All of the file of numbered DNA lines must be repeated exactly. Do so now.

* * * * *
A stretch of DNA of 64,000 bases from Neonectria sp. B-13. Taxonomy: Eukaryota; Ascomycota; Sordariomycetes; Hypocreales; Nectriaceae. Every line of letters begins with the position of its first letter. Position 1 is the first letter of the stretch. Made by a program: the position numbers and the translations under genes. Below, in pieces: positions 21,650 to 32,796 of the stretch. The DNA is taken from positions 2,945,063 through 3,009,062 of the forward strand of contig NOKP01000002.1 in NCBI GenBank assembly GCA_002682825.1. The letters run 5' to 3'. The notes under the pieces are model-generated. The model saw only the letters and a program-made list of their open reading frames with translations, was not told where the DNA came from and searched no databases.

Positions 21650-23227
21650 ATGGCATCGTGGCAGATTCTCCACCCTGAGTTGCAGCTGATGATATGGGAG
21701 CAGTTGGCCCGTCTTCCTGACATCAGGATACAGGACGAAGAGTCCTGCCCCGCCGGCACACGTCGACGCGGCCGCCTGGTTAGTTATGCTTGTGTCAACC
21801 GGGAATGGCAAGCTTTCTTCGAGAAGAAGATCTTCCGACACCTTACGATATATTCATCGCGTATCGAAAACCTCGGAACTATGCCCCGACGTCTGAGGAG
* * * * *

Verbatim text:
A stretch of DNA of 64,000 bases from Neonectria sp. B-13. Taxonomy: Eukaryota; Ascomycota; Sordariomycetes; Hypocreales; Nectriaceae. Every line of letters begins with the position of its first letter. Position 1 is the first letter of the stretch. Made by a program: the position numbers and the translations under genes. Below, in pieces: positions 21,650 to 32,796 of the stretch. The DNA is taken from positions 2,945,063 through 3,009,062 of the forward strand of contig NOKP01000002.1 in NCBI GenBank assembly GCA_002682825.1. The letters run 5' to 3'. The notes under the pieces are model-generated. The model saw only the letters and a program-made list of their open reading frames with translations, was not told where the DNA came from and searched no databases.

Positions 21650-23227
21650 ATGGCATCGTGGCAGATTCTCCACCCTGAGTTGCAGCTGATGATATGGGAG
21701 CAGTTGGCCCGTCTTCCTGACATCAGGATACAGGACGAAGAGTCCTGCCCCGCCGGCACACGTCGACGCGGCCGCCTGGTTAGTTATGCTTGTGTCAACC
21801 GGGAATGGCAAGCTTTCTTCGAGAAGAAGATCTTCCGACACCTTACGATATATTCATCGCGTATCGAAAACCTCGGAACTATGCCCCGACGTCTGAGGAG